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Facilitating Group Effectiveness

“Accurate information is a key part of motivation.” - from Managing Up, Managing Down

“Mary Ann, I want to thank you again for not only saving the day but for helping us exceed our expectations for the retreat. At first, the challenges seemed overwhelming and it was hard to find a basis for optimism... but one needs look no further than last weekend to find a very solid reason to be hopeful about the future! You were brilliant!"
—Chair, Preservation Vision

Many organizations offer facilitation services. Some are much more effective than others. The Allison Group’s approach makes a significant difference. Advance work, clarity of intention, structuring, appropriate methods, and—most of all—genuine respect for the participants are some of the essential elements.

Process and Meetings that Make a Difference

  • Pre-program work that enables participants to develop a shared platform
  • Processes that engage participants so that they work together long after “the event”
  • An end-to-end process that begins before the facilitation meetings and continues after them
  • Uses a wide variety of facilitation technologies based on decades of experience and the latest research
  • A facilitator that brings balance—not an agenda—into the room, responding to the group not a fixed plan
  • Attention to the environment so that it supports participant engagement


  Common Goals for Faciliatation   Common Participant Goals
To generate ideas and plans that work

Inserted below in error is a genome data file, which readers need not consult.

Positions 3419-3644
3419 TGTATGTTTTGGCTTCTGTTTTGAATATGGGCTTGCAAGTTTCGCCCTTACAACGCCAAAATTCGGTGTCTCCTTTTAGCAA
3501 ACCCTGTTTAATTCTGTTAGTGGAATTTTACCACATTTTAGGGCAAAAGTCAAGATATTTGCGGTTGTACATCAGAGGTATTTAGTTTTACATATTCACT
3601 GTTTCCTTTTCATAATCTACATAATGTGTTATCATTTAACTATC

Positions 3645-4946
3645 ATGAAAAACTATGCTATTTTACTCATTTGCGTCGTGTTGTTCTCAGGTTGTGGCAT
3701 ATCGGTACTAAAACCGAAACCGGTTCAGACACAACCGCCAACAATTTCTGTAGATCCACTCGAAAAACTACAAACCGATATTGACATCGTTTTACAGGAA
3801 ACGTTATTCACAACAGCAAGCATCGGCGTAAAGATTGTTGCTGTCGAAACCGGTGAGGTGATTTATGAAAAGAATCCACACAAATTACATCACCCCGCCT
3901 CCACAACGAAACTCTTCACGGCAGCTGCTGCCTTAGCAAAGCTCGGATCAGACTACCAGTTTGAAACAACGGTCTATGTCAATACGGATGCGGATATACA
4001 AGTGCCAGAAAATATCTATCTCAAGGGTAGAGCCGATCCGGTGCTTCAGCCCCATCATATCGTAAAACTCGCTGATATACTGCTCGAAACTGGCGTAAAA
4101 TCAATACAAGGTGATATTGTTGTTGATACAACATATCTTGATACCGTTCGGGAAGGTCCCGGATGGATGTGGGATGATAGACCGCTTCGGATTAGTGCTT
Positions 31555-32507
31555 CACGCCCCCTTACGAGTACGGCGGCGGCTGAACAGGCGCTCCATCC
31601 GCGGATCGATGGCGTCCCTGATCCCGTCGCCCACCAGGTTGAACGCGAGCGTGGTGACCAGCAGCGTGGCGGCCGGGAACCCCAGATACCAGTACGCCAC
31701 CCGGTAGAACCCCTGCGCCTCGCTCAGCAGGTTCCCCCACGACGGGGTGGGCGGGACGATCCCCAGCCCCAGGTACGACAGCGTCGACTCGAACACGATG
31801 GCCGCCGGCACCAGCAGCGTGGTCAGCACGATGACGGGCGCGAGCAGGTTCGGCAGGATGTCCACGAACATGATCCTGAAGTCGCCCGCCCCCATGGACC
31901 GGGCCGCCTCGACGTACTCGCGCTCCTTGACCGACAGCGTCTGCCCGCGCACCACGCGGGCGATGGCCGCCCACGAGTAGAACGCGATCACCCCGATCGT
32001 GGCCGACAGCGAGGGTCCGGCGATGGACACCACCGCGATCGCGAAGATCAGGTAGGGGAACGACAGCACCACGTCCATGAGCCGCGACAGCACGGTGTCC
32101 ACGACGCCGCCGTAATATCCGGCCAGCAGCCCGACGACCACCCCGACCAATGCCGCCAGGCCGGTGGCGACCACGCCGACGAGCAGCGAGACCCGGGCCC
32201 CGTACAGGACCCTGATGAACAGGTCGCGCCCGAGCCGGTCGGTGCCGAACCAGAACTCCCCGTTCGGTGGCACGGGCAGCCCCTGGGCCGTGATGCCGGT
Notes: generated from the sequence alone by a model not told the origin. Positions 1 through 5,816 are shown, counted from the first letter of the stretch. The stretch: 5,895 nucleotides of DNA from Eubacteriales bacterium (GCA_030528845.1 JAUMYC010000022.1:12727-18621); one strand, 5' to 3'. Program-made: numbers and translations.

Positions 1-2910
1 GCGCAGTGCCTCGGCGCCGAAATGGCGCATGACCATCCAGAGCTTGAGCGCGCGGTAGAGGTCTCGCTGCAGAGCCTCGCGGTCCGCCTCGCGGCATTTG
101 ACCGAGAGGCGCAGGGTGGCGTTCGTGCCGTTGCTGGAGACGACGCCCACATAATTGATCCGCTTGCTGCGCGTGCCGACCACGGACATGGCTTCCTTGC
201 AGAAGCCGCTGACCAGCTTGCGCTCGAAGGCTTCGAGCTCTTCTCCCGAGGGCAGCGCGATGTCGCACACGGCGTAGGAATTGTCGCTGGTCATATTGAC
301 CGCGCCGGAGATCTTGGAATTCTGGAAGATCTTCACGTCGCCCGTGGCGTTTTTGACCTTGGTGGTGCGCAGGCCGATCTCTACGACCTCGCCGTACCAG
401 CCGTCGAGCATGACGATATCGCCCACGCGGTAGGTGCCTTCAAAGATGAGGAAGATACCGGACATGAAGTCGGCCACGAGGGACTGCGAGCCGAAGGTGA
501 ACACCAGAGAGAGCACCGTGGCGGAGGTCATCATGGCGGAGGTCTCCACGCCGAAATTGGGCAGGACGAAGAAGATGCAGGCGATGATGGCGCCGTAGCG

I wanted to thank you. There was an amazing amount of material presented and a great deal to think about. The group was impressed. Thank you again, I know this will have an impact. — President and Creative Director, Russell Design Associates

To contribute to ideas in a setting that brings confidence

I was surprised, frankly, at how well you fit into our culture. You felt like one of us, with different, much-needed skills and some external perspective.
— Business Head, Research and Development, Hewlett-Packard

To work on difficult issues

I would absolutely be a reference for The Allison Group. Thanks for helping us do some difficult work together.
— Chief, Management and Administrative Support Staff, U.S. Government Department.

Not to feel cooped up, embarrassed (no group hugs), or like they are wasting their time

I can't tell you how FABULOUS that meeting was…. Even though I was tired from the long work week, I left feeling buoyed and happy to be a part of this organization.
— Member Board of Directors, Dancing in the Streets

To reenergize a group in tough times

I cannot thank you enough for all the work you've done for us and the impact it has already had on board and staff. Over and above all the specific benefits (clearer direction, beginning steps of a plan...) is the fact that we all feel less demoralized and more hopeful and excited about the organization and its future.
— Executive Director, Dancing in the Streets

 
To save time as a result of facilitation

You saved us months. Thanks to your breadth of knowledge and adeptness, you came in with less notice than anyone could imagine and effectively moved us forward." — Member Steering Committee, Preservation Vision NYC

 

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Let The Allison Group facilitate your next meeting.

To improve or create the ability to work together without being directed